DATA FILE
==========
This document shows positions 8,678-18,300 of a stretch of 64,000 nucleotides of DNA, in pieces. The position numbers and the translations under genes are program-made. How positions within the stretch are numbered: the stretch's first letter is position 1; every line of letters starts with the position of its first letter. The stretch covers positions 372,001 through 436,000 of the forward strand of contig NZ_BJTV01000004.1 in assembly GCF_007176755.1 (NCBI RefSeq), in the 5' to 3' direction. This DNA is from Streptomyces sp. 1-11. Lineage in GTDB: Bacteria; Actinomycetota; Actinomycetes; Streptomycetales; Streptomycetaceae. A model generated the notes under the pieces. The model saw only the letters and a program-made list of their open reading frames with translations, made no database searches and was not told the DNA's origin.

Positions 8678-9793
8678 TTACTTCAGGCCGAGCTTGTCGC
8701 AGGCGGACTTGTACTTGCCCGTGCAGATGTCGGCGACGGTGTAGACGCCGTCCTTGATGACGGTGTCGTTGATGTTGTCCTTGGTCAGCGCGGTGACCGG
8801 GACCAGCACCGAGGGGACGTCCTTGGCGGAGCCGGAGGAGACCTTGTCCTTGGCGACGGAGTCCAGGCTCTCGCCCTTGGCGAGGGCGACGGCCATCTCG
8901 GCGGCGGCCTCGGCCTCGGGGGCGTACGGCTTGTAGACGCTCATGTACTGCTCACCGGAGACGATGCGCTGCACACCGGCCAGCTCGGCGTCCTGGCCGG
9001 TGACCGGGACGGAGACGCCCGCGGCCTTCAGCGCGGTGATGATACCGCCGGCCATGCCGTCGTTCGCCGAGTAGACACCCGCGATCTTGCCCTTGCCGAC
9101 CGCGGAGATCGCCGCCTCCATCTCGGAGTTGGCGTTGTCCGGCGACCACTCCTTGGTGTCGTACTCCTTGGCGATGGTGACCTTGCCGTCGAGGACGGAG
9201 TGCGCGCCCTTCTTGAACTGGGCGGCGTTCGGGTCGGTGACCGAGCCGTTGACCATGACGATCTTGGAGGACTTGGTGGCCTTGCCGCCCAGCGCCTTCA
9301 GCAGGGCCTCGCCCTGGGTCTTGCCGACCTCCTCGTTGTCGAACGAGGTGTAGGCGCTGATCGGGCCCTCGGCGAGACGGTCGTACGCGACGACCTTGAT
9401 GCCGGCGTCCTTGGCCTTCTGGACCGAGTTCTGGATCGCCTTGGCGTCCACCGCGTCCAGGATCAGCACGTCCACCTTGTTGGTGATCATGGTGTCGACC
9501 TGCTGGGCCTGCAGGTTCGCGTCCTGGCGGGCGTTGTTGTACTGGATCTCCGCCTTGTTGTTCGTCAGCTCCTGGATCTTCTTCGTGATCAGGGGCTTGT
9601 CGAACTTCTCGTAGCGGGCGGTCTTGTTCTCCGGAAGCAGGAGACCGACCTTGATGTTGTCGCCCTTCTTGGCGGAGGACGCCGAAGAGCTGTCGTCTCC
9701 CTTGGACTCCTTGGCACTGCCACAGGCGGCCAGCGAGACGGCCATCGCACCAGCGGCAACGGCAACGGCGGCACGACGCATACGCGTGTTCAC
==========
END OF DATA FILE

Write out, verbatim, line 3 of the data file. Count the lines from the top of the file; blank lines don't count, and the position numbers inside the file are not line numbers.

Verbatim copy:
8678 TTACTTCAGGCCGAGCTTGTCGC